Sep. 8—Gov. Michelle Lujan Grisham on Friday announced a new public health order that, she said, will prohibit people from carrying firearms, either open or concealed, in Albuquerque and throughout Bernalillo County for the next 30 days, regardless of whether they have a permit.
The order takes effect immediately. It states "no person, other than a law enforcement officer or licensed security officer, shall possess a firearm ... either openly or concealed, within cities or counties averaging 1,000 or more violent crimes per 100,000 residents per year since 2021."
Lujan Grisham, a Democrat, issued an executive order Thursday evening declaring gun violence a public health emergency. During a news conference Friday, she said she expects legal challenges to the new public health order and expressed uncertainty about whether the order would prevail in court.
The order currently applies only to the city of Albuquerque and Bernalillo County, Lujan Grisham said, and can only be enforced not by local authorities but by New Mexico State Police, whose presence in the state's largest city would be "significant" over the next month.
Violating the order would likely be a misdemeanor, Lujan Grisham said, and it will not apply to private property or at a licensed gun dealer or shooting range. While traveling, the order states, firearms must be locked in a container or with a trigger lock.
Lujan Grisham's order also calls upon the state Department of Health to compile and issue "a comprehensive report on gunshot victims presenting at hospitals in New Mexico."
A separate order calls for some measures to combat substance abuse as well, such as a joint program by the Department of Health and the state Environmental Department to conduct wastewater testing for drugs like fentanyl at public schools.
After the 30-day period, Lujan Grisham said her administration "will either amend or remove or adjust" the order depending on circumstances.
The declaration came after several recent shooting deaths of children in Albuquerque, including one Wednesday in which an 11-year-old boy was killed near the Isotopes' baseball park in Albuquerque. Police said the incident appeared to be a case of road rage, the fifth such fatal incident in 2023.
Lujan Grisham said the order was, in part, to spur a "strong debate" about how to properly address gun violence, remarking people should be horrified "that so many young people and so many individuals with no training and reckless, criminal behavior are openly carrying firearms in our community."
"I have to take a tough, direct stand," Lujan Grisham said, "or basically, I'm ignoring the fact that we lost an 11-year-old."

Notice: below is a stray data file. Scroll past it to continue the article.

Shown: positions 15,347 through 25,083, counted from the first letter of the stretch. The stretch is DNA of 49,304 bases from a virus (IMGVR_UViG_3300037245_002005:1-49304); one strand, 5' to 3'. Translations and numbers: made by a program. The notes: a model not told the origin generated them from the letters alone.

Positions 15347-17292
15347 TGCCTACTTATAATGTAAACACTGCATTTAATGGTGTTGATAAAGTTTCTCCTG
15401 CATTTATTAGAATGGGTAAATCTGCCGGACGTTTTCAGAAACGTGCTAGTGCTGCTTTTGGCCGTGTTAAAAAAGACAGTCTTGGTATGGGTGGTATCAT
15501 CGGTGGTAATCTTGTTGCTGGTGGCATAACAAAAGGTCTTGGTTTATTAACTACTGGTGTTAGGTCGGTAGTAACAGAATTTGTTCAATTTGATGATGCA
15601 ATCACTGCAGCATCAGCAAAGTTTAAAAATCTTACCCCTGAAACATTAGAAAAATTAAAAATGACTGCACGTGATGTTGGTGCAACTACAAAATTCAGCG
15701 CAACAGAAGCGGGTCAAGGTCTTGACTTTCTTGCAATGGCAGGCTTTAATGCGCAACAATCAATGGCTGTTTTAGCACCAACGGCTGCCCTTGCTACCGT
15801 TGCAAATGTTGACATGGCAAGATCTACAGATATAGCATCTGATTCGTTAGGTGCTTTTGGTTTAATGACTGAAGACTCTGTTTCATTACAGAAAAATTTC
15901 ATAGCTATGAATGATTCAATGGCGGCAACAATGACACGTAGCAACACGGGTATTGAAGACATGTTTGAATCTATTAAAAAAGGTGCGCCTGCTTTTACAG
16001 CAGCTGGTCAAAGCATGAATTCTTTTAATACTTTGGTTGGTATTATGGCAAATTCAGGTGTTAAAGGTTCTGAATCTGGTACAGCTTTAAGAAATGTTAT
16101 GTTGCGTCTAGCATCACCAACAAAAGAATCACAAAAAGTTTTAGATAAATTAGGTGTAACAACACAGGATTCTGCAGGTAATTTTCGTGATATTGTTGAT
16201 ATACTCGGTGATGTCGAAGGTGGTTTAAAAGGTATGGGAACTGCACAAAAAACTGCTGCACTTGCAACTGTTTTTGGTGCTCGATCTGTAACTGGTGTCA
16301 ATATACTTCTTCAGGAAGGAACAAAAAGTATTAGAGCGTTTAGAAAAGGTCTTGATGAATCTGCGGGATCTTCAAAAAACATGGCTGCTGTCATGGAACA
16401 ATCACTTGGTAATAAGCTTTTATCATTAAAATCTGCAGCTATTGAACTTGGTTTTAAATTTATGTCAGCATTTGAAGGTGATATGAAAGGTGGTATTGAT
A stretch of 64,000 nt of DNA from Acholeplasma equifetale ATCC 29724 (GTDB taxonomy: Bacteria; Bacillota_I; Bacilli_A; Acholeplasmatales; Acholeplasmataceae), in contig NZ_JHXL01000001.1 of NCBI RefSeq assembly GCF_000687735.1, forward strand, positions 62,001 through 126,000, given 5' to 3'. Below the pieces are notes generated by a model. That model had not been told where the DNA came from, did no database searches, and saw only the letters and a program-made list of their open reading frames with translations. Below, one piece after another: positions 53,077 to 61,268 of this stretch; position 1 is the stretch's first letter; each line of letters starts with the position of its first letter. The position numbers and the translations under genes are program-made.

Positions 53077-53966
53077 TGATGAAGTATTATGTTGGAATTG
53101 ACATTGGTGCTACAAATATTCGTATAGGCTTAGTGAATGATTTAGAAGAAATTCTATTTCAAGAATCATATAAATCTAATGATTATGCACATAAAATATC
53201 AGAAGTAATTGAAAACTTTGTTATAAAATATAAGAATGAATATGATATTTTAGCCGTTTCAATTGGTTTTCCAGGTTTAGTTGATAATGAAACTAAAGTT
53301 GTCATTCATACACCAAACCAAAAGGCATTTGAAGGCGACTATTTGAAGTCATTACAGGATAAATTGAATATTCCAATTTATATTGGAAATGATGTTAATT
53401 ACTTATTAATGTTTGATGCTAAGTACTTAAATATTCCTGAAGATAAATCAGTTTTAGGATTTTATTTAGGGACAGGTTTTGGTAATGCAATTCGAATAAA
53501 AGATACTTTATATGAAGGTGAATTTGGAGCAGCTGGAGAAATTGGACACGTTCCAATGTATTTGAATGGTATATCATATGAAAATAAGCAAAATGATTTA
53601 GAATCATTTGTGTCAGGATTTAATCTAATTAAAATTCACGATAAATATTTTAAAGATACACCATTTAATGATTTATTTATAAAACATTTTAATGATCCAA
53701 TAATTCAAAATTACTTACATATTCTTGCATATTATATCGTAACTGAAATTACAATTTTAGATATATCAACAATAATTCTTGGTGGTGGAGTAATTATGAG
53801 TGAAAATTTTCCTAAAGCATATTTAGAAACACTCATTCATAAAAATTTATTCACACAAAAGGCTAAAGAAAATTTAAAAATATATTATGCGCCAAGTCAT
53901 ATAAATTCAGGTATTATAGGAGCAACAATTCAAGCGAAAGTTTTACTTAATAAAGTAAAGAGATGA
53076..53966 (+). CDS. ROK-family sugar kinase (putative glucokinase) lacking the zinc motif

Lujan Grisham was flanked Friday afternoon by public safety officials from Albuquerque and Bernalillo County and state police. She acknowledged there was disagreement in the group regarding the enforceability of the gun order.
"The governor made it clear that state law enforcement, and not APD, will be responsible for enforcement of civil violations of the order," Albuquerque Police Chief Harold Medina said in a message to his officers Friday night. "Our officers at APD will continue to focus on the enforcement of criminal laws and arresting the criminals who are driving violent crime in the city."
Conservatives immediately criticized Lujan Grisham, calling the order a violation of the state and U.S. constitutions. Albuquerque City Councilor Dan Lewis called on the governor to rescind the order, saying in a statement that it would make Albuquerque more dangerous.
"If the governor does not rescind this order, I'm calling on law enforcement to follow the constitution and not unconstitutional edicts from a wannabe dictator," Lewis said in a statement Friday. "Law enforcement officers took an oath to defend the constitution."
Senate Minority Leader Greg Baca, R-Belen, slammed Lujan Grisham's order as "unconstitutional" in a statement from Senate Republicans, saying her "soft-on-crime approach has failed and put the safety of all New Mexicans in great jeopardy."
"A child is murdered, the perpetrator is still on the loose, and what does the governor do? She throws the mayor of Albuquerque under the bus and then targets law-abiding citizens with an unconstitutional gun order," Baca said Friday evening.
Lujan Grisham has repeatedly called for stricter gun laws, including calling on lawmakers to pass an assault weapons ban in her State of the State address in January. Numerous gun control measures were introduced during this year's session, although most didn't make it past committee hearings; one that did pass penalizes adults who don't store their firearms properly if they get into the hands of children who then use them. The governor has said she plans to try again next year to get an assault weapons ban passed.
After the initial 30-day period is over, Lujan Grisham said she would revisit the order in light of more data, potentially extending it or modifying its terms.
"I realize, it is a pinch, and then some, on responsible gun owners," Lujan Grisham said Friday. "It's a sacrifice that allows everyone else to get their arms around the growing, significant problem."